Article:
“Every time you find humour in a difficult situation, you win” – Snoopy
Black humour – It’s something we are introduced to early in our nursing careers. It is often muttered in tea rooms, at ward Christmas parties or during a post-shift debrief. An outsider listening in might be appalled at what they hear – these are remarks not voiced in polite circles or in public. But dark humour can have positive as well as negative aspects.
Nurses have a few handy traits in our toolbox of skills that allow us to function professionally. First, we are inherent empaths. We feel the pain and misery that our patients experience. Yet we are also thick-skinned. Images, smells and verbal un-pleasantries are deflected by this armour. This protection, to a certain extent, allows us to emotionally deal with the daily tragedies, and minimise the chance of vicarious trauma settling in. But we have another device in our toolbox to employ – black humour.
Black humour is taking a morbid experience and expressing it via a jest. We nurses hear, see, smell and emotionally absorb circumstances that are inherently ghastly. We laugh against fear; however, another outlet may be required. Sometimes the situation is expressed through an emotion, like crying. But often we use macabre humour to express raw grief.
This isn’t meant to demean our patients, but is an expression of a coping mechanism against taboo topics. This allows us to smile and laugh and then muster the emotional stamina to move onto the next patient.
Black humour transmutes a distressing event. It transforms a physically or emotionally exhausting incident into a diversion that makes us smile and laugh. This lets us express painful thoughts more easily.
Gallows humour allows us to bond and share experiences with our colleagues witnessing the same dire situations. It is a natural human instinct that helps to manage our own mounting stress with a snarky comment. Incidentally, a 2017 study published in the journal Cognitive Processing stated that people who appreciate black humour “may have higher IQs, show lower aggression, and resist negative feelings more effectively than people who turn up their noses at it.”
But black humour can be taken too far, and from outside hospital walls can be interpreted as cruel and inappropriate. Derogatory comments may be considered as a lack of caring, insensitivity, or an abuse of power and trust between the nurse and patient. People can use grim humour to promote an agenda that is ageist, racist, homophobic or sexist. The danger lies with black humour stereotypes that devalue a patient or worse, dehumanises them. As nurses and midwives, we need to take the person out of the humour and focus on the truth of the circumstances. Otherwise, it can destroy empathy and distort objectivity.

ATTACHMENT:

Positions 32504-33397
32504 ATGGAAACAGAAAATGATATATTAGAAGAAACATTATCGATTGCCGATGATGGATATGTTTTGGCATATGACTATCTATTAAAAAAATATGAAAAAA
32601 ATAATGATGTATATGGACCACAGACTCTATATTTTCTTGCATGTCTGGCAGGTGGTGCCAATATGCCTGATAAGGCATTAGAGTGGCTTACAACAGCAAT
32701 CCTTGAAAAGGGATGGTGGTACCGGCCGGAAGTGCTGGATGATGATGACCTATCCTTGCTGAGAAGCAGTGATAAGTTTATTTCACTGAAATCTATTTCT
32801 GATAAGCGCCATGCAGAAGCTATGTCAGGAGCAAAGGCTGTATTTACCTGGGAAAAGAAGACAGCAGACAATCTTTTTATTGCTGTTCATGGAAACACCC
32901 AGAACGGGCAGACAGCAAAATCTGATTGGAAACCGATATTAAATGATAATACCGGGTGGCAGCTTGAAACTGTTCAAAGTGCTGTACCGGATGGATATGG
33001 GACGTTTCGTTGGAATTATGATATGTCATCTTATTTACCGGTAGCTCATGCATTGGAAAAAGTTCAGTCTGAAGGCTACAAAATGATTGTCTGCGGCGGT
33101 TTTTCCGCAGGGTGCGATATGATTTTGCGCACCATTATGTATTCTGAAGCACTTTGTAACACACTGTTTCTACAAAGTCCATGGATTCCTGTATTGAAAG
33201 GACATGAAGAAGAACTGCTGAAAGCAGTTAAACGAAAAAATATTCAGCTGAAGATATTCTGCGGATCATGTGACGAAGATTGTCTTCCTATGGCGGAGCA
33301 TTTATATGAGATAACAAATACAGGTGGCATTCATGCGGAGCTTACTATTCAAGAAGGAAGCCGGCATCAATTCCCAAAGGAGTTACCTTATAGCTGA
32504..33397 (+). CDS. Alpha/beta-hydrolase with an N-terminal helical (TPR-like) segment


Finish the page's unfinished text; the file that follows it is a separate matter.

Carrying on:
We must remember that our patients are likely experiencing fear, anxiety, and vulnerability. In our profession, we must be aware that our comments, even if innocently expressed, may be interpreted by the public as offensive or even scandalous.
For example, I once had a colleague use the tragic death of a young person as the reason to make a dark humour joke – they were quickly shut down.
Black humour may be acceptable in certain situations, but nurses need to develop their judgement that recognises that it has both a time and a place. Mindful of professional ethics, I would argue that this shows we are human and trying to cope as best we know how. Macabre humour allows us to cope expertly when we witness tragic events and allows us to care for our patients with empathy. Importantly, this allows us to maintain a semblance of control over the endless suffering that we encounter. And ultimately, laughter is still the best medicine.